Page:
A hospital stay impressed a deep love for Christmas music in this writer’s heart. The hospital was also the beginning of another person’s practice of music. About the year 1930, ten-year-old Alfred Burt received a cornet as a reward for willingly undergoing an appendectomy.
His father, Bates Burt, was a self-taught musician and pastor in Pontiac, Michigan. When Al was quite young, Bates began a tradition of enclosing a new Christmas carol with the family Christmas card. The year that Al graduated with a music degree from the University of Michigan (Ann Arbor), Bates invited him to write the music for the carol. Father and son partnered in this way - with lyrical help from other sources - until Bates died in 1948.
Al and his wife, Anne, continued the tradition. By the time their family settled in California, their Christmas list had grown to 450 names. Anne writes, “We would drop people from the list in order to save postage only to have them write that their carol had been lost in the mail.”
Al was now a professional musician and composer in the bustling Hollywood scene. His wife and young daughter were enjoying the first house they had bought. But his health was deteriorating, and in 1953 they found out why: terminal lung cancer.
“Together, we had foreseen a struggle to establish him in the musical world, but this we had never imagined,” writes Anne.
When Jim Conkling, president of Columbia Records, heard about Al’s condition, he made a way to record Al’s Christmas carols.
“A volunteer chorus of the finest singers in Hollywood met… Al's wheelchair could easily enter from the parking lot into the auditorium where he lead the first demonstration taping. In our home, over a cup of hot chocolate, Al reviewed the session, thrilled at the turnout for him, the lovely voices on the tape, and the fact something he had written would be released. ‘This is the happiest day of my life,’ he remarked.”
He finished his last carol on the eve of his death, which preceded the arrival of the contract from Columbia Records by one hour.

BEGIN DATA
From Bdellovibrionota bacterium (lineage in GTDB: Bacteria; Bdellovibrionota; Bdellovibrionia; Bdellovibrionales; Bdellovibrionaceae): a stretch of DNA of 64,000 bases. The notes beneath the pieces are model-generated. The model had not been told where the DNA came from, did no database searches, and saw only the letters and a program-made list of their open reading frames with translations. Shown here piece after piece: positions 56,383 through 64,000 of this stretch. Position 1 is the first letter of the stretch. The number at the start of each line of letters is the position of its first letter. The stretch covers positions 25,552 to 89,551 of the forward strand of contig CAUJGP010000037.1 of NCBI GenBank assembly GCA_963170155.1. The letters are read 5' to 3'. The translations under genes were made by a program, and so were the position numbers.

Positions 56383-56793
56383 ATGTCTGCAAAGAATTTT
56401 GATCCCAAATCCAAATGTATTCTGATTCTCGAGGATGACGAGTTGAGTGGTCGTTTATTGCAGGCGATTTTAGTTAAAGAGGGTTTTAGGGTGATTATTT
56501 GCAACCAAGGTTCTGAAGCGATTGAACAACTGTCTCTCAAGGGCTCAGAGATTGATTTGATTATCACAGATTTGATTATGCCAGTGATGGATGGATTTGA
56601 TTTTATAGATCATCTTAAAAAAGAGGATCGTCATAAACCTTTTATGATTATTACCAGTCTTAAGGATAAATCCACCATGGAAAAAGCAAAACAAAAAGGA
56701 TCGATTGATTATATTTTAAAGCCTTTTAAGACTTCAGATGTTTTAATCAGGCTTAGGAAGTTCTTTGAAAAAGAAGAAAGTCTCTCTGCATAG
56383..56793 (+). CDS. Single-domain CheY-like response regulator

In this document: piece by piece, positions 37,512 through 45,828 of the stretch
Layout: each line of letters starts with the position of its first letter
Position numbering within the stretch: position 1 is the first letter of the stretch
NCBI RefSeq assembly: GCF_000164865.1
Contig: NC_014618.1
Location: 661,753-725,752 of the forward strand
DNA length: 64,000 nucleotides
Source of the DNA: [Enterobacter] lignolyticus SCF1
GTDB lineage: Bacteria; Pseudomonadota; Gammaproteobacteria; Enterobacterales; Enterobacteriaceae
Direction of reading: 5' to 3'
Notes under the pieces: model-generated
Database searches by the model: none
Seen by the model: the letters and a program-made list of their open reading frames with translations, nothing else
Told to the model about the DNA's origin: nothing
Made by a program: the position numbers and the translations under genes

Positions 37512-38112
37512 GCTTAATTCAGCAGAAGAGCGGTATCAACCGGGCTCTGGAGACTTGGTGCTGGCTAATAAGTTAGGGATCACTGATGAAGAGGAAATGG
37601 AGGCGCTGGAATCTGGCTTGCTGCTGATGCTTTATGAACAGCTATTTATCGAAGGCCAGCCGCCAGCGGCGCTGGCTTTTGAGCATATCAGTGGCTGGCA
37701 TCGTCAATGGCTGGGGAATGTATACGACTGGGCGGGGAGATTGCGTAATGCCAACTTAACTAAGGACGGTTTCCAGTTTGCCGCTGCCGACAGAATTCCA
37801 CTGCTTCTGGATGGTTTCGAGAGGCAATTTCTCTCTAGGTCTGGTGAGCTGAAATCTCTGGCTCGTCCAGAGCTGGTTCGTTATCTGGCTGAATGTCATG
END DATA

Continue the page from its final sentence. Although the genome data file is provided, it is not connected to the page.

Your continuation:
Alfred Burt died on February 7, 1954, thirty-three years old.
I didn’t know so much as his name until last year when I noticed some of his songs.
“Night Bethlehem” is a favorite of mine on the Singers Unlimited Christmas album.
My father reminded me last year of “Some Children See Him.”
“What Are the Signs” was written during World War II, and its lyrics, Anne writes, are “reflections of the Burts' belief that Christianity, not war, was the solution to the world's problems.”
What are the signs of the morning?
God, who created the light,
speak through the gloom that enfolds us,
when breaks the dawn on our sight,
when comes the end of our night.
These be the tokens of promise:
one is a bright star above,
one a poor child in a manger,
symbols of faith and of love.
Hope comes with faith
and with love!
“The Star Carol” was Al's last song.
With compelling lyrics and lasting melodies, Alfred Burt’s fifteen carols have been recorded by Andy Williams, Julie Andrews, Nat King Cole, Simon & Garfunkel, George Winston, and many others.
And how did this all begin?
It began with an amateur musician dad who wanted to share music from the home.
How was it carried on?
By the son-turned-professional, whose musical journey began with a hospital, and whose journey’s end launched these carols into the world.
All this information comes from Alfred’s wife Anne, whose story is on their website. Do read it if you can. You will also find there these words from Al’s father:
"The secret of joy out of sorrow and gain out of loss is all there in the message of Christmas."
Amen. "He comes to make his blessings flow far as the curse is found.”